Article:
Death can be scary for youth, although some of your youth may have already lost loved ones or peers. Consider inviting a grief specialist, physician, hospice worker, and/or funeral director to talk about death and grief with your youth and to answer their questions. Help them to understand that we can talk about death without fear, because for Christians death does not have the last word.
This week’s focus verse is Luke 19:38 – “Blessed is the king who comes in the name of the Lord! Peace in heaven, and glory in the highest heaven!”
This week’s liturgy is a full one, so you may opt to give the children an active role in the Liturgy of the Palms instead of including a separate children’s time. Have the children lead the procession and spread “cloaks” on the ground (or aisle) for worshipers to process along. You can give them shepherd costumes from the Christmas play, old choir robes, or other stand-ins for “cloaks” (maybe they need a good wash anyway). If possible speak briefly with the children before the process to explain what you are asking them to do and why. Their role is an important one.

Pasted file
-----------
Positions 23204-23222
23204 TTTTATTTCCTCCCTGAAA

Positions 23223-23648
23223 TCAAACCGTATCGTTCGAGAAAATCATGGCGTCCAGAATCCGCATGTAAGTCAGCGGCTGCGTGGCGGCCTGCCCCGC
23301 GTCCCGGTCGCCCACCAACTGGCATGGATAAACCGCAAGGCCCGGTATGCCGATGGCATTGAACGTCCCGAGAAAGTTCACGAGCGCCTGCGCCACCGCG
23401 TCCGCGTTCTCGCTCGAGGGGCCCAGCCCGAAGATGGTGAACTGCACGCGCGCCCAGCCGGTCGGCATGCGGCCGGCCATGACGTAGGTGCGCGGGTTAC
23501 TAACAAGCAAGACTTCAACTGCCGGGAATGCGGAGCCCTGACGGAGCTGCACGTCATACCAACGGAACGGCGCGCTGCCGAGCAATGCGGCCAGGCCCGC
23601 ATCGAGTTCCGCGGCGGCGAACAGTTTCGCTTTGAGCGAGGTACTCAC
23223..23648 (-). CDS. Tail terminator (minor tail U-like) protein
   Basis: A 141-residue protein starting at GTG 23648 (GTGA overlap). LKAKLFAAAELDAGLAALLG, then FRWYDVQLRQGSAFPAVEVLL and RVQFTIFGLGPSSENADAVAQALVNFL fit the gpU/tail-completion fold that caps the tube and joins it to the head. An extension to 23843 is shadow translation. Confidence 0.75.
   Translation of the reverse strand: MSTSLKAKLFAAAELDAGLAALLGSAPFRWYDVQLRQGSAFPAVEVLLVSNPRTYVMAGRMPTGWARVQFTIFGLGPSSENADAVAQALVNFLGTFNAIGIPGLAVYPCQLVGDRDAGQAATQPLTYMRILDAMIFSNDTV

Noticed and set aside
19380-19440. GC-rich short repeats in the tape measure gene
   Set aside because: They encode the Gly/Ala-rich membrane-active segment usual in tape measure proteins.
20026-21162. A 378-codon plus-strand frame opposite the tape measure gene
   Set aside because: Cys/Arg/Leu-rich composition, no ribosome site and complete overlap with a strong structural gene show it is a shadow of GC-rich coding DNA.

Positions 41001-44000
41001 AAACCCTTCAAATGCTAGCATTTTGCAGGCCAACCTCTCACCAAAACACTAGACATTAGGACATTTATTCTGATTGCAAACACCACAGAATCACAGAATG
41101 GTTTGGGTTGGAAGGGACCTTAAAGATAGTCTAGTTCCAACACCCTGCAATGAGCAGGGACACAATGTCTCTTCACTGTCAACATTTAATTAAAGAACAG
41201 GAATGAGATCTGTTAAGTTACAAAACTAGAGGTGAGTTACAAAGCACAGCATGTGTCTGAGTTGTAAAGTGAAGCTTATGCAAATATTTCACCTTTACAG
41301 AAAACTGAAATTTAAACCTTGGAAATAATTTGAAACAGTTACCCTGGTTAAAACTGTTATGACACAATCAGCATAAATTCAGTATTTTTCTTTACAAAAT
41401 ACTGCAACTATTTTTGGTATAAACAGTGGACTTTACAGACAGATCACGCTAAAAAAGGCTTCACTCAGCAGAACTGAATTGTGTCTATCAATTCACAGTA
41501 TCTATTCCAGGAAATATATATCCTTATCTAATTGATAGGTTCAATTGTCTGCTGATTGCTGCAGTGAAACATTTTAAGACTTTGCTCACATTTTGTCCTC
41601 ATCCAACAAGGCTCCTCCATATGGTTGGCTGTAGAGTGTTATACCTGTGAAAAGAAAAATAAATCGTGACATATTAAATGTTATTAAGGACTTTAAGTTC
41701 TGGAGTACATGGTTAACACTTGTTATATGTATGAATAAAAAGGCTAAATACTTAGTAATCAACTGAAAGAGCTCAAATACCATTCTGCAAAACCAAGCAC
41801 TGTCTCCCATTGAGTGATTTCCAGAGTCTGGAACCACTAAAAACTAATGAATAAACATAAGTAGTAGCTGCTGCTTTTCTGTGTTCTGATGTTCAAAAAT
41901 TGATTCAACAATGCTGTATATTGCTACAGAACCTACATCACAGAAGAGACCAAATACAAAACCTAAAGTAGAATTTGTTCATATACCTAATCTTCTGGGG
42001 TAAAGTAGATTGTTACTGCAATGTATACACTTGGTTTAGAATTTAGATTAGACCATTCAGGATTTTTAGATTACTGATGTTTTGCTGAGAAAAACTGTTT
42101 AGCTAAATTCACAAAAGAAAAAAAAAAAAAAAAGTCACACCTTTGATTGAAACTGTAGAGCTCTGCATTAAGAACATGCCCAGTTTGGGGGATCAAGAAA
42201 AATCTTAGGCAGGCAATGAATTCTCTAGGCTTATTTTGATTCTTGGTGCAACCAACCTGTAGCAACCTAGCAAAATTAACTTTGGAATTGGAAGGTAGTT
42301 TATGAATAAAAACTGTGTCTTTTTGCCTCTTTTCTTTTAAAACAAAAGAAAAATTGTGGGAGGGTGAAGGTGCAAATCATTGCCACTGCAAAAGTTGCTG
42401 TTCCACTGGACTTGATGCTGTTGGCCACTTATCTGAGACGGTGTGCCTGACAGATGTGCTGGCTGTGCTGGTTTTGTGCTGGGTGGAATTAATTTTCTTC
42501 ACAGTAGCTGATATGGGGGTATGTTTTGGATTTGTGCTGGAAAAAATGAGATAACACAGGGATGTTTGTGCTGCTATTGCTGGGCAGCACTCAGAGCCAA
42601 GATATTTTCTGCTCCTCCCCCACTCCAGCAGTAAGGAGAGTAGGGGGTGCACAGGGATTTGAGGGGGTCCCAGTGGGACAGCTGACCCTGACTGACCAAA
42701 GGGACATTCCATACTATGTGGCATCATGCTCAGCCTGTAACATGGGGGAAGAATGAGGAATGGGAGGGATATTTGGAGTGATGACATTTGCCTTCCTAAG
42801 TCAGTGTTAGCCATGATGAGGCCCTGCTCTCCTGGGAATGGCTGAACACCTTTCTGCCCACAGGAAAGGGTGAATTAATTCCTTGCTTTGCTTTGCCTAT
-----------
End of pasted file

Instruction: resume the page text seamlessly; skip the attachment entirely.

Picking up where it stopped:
Weekly Stewardship Bulletin Insert
How will you steward your time during Holy Week? Are you able to commit to reading the daily lessons? Can you be watching for signs of Jesus in the world this week? Will you look for the face of Christ in all whom you encounter?
Stewardship at Home
Divide the Passion Sunday gospel (Luke 22:14-23:56) into daily sections (for example, Luke 22:14-38, 22:39-54, 22:55-62, 22:63-71, 23:1-25, 23:26-46, and 23:47-56). Ponder each day’s reading and reflect on who you might be in each story. What might this story look like if it took place today? Take time to avoid rushing to Easter during this week, even though you’re likely making preparations for gatherings with family and friends, dying eggs, and wading through the candy aisle at the store. Sit with the discomfort and pain of the story, trusting that Easter is coming, but being willing to dwell in the shadows during these few days.
Photos: Richard Gillin, John Raggai, and Mlaeri (Wadi Qelt/St. George’s Monastery), Creative Commons usage license. Thanks!